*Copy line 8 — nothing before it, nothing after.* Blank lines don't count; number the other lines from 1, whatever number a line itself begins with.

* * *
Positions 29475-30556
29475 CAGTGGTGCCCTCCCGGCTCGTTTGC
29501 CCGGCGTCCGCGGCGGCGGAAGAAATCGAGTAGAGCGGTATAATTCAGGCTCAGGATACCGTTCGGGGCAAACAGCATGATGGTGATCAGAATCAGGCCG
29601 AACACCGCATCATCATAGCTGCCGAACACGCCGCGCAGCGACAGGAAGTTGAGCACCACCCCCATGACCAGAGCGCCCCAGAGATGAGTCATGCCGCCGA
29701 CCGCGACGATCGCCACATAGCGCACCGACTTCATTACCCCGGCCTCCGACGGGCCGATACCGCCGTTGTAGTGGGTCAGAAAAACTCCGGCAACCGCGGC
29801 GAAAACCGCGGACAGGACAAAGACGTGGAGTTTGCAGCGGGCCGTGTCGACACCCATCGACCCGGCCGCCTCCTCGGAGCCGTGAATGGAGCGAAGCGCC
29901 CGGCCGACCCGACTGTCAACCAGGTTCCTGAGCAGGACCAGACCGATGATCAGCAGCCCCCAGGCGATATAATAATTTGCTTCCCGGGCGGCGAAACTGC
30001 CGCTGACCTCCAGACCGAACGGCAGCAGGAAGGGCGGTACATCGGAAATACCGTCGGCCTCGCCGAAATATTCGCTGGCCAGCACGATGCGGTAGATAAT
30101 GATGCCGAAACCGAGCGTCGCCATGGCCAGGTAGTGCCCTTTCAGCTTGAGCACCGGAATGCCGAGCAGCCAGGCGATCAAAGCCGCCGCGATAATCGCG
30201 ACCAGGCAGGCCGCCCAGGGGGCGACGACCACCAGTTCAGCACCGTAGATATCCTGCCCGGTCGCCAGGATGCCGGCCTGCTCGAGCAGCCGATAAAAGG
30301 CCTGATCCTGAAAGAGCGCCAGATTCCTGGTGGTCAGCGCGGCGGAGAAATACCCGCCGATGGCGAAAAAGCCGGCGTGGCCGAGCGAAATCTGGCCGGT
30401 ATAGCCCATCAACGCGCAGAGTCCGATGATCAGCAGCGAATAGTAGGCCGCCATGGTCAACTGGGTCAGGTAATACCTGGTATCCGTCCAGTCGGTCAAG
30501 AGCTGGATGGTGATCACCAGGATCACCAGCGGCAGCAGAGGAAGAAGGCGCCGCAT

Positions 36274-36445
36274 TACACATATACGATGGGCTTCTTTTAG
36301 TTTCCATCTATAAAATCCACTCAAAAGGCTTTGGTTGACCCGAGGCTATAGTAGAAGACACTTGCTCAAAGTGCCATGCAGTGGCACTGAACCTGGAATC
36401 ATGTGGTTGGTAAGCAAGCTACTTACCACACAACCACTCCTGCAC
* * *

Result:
30001 CGCTGACCTCCAGACCGAACGGCAGCAGGAAGGGCGGTACATCGGAAATACCGTCGGCCTCGCCGAAATATTCGCTGGCCAGCACGATGCGGTAGATAAT